Daily Press Briefing - November 3, 2015

Elizabeth Trudeau
Director, Press Office
Daily Press Briefing
Washington, DC
November 3, 2015


2:02 p.m. EST

QUESTION: Welcome back.

MS TRUDEAU: How are you, Said? Nice to see you.

So I have a few things at the top. Today, Secretary Kerry wrapped up his trip to all five Central Asian countries with stops in Dushanbe, Tajikistan and Ashgabat, Turkmenistan. He was the first Secretary of State to visit Turkmenistan since Secretary Baker in 1992. In each of the capitals, he met with the respective presidents and foreign ministers. They discussed regional issues, including security, economic growth and cooperation, connectivity within the region and with the West, and of course, human rights.

This evening he’ll meet with UK Foreign Secretary Hammond in London and will return to Washington tomorrow.

One other item. This past week marked a milestone in the department’s innovative partnerships with state and local actors and its continued justice sector training in Africa. The department’s Bureau of International Narcotics and Law Enforcement Affairs, working with experts from Maryland, Connecticut, and South Dakota provided trainings in Ghana and at the African Union in Ethiopia this week. The Ghana workshop focused on sentencing guidelines, alternatives to incarceration, and prisoner rights for prosecutors and correctional officers. The other workshop, a first-of-its-kind bilateral effort between the department and the African Union, trained AU member-states on incorporating international treaties into national legislation. The department will continue drawing on domestic U.S. expertise to work with African Union and countries like Ghana to promote the rule of law and build fair, accountable national institutions.


QUESTION: Yes. Before we get to Keystone, I just wanted to ask quickly logistically: Have you – has – have you guys finished looking into the incident in Uzbekistan, and if so, what are your conclusions?

MS TRUDEAU: We have. We actually met on the ground. We expect to get some updates tomorrow when the traveling party is back, but we reviewed our procedures and we’re taking steps that we hope something like that will never happen again. So thanks for following up on that, Matt.

QUESTION: Thank you. Do you know – can – maybe tomorrow we can find out what those steps are?

MS TRUDEAU: Yeah. I think, to be honest, it’ll probably increased coordination within our own party and making clear sort of the parameters of the meetings, but thanks.

QUESTION: Okay. So onto the Keystone.


QUESTION: Is – there were a lot of questions about this at the White House briefing today. Your colleague kicked a lot of, and I think you should thank him, for referring almost all of these --

MS TRUDEAU: I always thank the White House. It’s sort of a good career move. (Laughter.)

QUESTION: -- referring almost all of the questions to the State Department, which is probably apt since it is – it does lie with the State Department and not the White House at this moment. Does the request from the company obligate you to suspend the review? And if it doesn’t, will it have any impact on the review?

MS TRUDEAU: Okay. So I’m going to start – I’m going to back up a step because we’ve seen some different reporting on this, so we do want to sort of clarify from the top.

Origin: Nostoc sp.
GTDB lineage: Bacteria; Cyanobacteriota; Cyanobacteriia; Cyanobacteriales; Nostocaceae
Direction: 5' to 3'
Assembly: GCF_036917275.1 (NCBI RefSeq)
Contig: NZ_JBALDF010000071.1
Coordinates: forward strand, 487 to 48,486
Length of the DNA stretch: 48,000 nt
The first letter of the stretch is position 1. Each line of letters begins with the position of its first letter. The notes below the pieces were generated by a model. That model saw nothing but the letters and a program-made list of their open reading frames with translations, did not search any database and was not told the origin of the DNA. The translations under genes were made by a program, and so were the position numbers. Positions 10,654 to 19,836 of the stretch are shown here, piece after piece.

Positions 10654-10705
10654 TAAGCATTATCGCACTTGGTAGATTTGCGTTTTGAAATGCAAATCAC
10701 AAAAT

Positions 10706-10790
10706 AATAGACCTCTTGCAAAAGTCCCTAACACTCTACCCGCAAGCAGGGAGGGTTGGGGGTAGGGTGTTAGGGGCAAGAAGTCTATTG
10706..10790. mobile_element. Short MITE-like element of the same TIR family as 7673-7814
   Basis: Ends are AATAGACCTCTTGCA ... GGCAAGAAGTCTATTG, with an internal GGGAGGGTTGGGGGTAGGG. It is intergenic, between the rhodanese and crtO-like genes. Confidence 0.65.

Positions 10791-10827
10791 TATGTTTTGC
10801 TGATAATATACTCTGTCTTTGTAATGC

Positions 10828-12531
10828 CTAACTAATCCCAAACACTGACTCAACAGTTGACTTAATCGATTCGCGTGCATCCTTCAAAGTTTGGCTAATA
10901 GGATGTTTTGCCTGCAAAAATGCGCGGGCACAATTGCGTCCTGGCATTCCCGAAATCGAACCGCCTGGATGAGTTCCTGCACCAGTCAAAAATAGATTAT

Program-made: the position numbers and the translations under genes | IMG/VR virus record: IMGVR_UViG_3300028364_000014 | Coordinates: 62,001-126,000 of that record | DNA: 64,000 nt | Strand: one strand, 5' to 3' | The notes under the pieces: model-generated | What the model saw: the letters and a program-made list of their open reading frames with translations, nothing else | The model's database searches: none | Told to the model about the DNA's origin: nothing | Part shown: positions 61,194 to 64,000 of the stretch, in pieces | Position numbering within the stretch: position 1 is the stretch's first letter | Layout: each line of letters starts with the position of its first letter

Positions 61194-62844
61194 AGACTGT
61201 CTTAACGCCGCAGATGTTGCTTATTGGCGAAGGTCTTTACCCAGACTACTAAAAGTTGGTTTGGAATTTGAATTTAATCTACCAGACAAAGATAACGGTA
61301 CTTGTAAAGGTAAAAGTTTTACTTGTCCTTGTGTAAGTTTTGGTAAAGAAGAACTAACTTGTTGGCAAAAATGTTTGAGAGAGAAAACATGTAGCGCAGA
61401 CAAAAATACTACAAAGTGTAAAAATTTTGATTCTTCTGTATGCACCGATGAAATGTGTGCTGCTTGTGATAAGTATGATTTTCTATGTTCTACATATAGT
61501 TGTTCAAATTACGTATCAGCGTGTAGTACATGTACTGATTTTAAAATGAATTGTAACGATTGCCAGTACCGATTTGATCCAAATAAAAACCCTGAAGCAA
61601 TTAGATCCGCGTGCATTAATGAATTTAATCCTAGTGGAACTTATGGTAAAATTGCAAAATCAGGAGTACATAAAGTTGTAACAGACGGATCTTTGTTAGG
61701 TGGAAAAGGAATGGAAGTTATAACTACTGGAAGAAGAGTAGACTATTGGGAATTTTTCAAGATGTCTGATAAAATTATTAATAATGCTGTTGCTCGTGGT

TransCanada has not withdrawn their permit application. In a letter to Secretary Kerry, they requested a pause in the review process. We have received their letter to Secretary Kerry. We’re in the process of sending a response. Our review process is ongoing. So at this stage we’ve received the letter. We will issue a response, but we’re going to continue our review process.

QUESTION: So in other words, their request means nothing to you. You’re going to ignore it.

MS TRUDEAU: Well, of course, we’ve seen their request.

QUESTION: Well, I know --

MS TRUDEAU: We’re going to respond to it.

QUESTION: Well, I’m not --

MS TRUDEAU: But we’re going to continue our review.

QUESTION: All right. You’re going to respond to it, but you’re not going to accept their request. You’re going to reject the request to pause, to suspend the review?

MS TRUDEAU: At this stage, while we go back to TransCanada, we’re going to continue that. Beyond that, I’m not going to get ahead to any response to the company, but --

QUESTION: Well, I meant --

QUESTION: Why is the Administration going to continue with the review?

MS TRUDEAU: Because our process – Secretary Kerry has spoken to this. We’d like to finish this review process as swiftly as possible. We have a commitment to do that. We’re going to continue our review.

And I’m sorry, Matt, I cut you off.

QUESTION: Well, I just – I don’t – I don’t understand what you – have you not decided whether you’re going to agree to their request?

MS TRUDEAU: So we’ve received the letter.

QUESTION: I got that.

MS TRUDEAU: We will get back to them. We continue --

QUESTION: Well, when you get back to them, are you going to tell them, “Thanks for your letter but we don’t care what you want. We’re going to continue our review and render a decision”?

MS TRUDEAU: I’m not going to preview the response to that, but what I will say is that this is in accordance – and you’ll like this – with Executive Order 1337, which outlines our role. The Secretary has made clear that he wants to see this process through. We’re going to continue it while we respond to the letter. I’m not going to get ahead of what that response is.